Chavez arrived from neighboring Belarus, where he met with authoritarian President Alexander Lukashenko, who shares his strong anti-U.S. views.
Chavez's first stop in Russia was Vologograd, formerly known as Stalingrad, where he plans to visit a vast World War II monument and a tractor factory.
He heads to Moscow on Wednesday and meets with President Vladimir Putin on Thursday. Chavez is to sign a series of major Russian weapons contracts, including a more than US$1 billion deal for 30 Su-30 fighter jets and 30 helicopters.
Chavez has used surging oil revenues to modernize Venezuela's military, signing multibillion defense deals with countries including Russia and Spain. Venezuela earlier reached a deal to buy 100,000 Kalashnikov assault rifles and is hoping to set up factories to produce the rifles under license.
During talks with Lukashenko, the two sides signed seven agreements on military-technical cooperation, economic and other ties as well as a declaration pledging a strategic partnership. Bilateral trade was just under US$16 million ( Ђ 13 million) in 2005, according to the AP.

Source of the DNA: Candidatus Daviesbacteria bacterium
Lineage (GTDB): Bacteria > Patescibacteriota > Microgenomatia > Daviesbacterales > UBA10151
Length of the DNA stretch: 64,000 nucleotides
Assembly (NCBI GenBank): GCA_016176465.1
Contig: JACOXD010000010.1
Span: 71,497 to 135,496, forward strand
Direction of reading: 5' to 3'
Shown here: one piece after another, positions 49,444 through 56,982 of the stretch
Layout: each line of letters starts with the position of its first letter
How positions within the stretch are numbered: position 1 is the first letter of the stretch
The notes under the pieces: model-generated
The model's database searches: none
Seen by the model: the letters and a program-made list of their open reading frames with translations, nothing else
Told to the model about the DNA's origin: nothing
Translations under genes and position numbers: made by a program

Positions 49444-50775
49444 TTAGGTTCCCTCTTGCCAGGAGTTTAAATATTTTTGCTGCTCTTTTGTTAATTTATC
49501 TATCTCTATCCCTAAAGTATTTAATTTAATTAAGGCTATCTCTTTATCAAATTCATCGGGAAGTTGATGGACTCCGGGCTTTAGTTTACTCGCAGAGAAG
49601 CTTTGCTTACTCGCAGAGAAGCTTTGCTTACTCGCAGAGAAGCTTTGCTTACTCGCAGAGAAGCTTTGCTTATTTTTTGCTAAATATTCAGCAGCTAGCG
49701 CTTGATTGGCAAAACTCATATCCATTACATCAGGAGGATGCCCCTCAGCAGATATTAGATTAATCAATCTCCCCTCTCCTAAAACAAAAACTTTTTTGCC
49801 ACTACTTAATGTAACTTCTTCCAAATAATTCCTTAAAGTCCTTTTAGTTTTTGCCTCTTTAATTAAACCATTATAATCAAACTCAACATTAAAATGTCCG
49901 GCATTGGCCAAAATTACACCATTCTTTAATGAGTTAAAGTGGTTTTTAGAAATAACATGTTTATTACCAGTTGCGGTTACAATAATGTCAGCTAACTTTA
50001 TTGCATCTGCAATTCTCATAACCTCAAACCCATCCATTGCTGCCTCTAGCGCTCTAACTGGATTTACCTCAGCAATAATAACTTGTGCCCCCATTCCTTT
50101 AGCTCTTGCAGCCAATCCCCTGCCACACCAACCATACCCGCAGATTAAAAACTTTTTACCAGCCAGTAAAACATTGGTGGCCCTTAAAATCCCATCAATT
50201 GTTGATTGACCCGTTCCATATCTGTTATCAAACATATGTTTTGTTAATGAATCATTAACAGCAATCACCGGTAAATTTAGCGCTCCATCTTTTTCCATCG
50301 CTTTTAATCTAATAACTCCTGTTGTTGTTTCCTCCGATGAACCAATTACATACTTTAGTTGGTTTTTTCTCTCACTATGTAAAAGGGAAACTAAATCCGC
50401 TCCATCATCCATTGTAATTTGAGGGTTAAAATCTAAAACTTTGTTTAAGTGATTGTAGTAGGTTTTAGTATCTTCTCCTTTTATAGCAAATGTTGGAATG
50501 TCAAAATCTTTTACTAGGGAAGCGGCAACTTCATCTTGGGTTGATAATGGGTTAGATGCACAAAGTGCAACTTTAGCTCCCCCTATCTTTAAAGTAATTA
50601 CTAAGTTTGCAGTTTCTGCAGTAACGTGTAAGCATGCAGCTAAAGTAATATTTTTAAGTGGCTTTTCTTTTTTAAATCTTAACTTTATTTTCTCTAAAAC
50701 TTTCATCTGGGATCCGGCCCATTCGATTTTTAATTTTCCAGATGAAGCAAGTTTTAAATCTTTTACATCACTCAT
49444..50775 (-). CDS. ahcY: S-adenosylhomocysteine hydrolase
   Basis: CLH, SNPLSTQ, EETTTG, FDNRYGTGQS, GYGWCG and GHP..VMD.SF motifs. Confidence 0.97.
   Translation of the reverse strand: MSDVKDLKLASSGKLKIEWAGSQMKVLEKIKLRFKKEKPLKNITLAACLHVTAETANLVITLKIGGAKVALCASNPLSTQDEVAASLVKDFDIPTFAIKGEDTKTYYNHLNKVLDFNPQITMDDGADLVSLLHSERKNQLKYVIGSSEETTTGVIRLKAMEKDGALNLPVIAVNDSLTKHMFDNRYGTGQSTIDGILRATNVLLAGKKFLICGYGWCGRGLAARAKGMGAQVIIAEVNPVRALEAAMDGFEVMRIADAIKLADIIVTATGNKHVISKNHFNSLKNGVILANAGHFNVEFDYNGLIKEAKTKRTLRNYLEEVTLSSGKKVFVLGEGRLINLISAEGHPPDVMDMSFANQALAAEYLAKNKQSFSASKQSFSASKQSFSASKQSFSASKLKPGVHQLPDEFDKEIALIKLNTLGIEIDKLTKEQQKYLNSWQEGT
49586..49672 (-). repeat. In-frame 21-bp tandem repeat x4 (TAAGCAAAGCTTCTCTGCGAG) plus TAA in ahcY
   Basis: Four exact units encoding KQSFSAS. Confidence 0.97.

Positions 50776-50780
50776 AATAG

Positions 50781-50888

The visit to Belarus appeared to be largely an opportunity for Chavez to put forth anti-U.S. rhetoric. Both Lukashenko and Chavez claim the United States is trying to overthrow their governments, the AP reports.
Chavez has courted foes and critics of Washington in what he calls an effort to create a global counterbalance to U.S. domination. He has crafted a socialist trade bloc with Cuba and Bolivia, signed a series of deals with Iran, and supported North Korea's right to test-fire missiles.
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